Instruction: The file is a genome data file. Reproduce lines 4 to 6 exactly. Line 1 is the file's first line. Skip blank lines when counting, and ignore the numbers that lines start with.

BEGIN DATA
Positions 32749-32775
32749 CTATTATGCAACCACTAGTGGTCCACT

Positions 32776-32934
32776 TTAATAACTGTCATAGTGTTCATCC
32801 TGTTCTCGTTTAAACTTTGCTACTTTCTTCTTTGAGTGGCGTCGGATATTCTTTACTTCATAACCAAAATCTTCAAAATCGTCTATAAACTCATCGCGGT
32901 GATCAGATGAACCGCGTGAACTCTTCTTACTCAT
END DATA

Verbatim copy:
32776 TTAATAACTGTCATAGTGTTCATCC
32801 TGTTCTCGTTTAAACTTTGCTACTTTCTTCTTTGAGTGGCGTCGGATATTCTTTACTTCATAACCAAAATCTTCAAAATCGTCTATAAACTCATCGCGGT
32901 GATCAGATGAACCGCGTGAACTCTTCTTACTCAT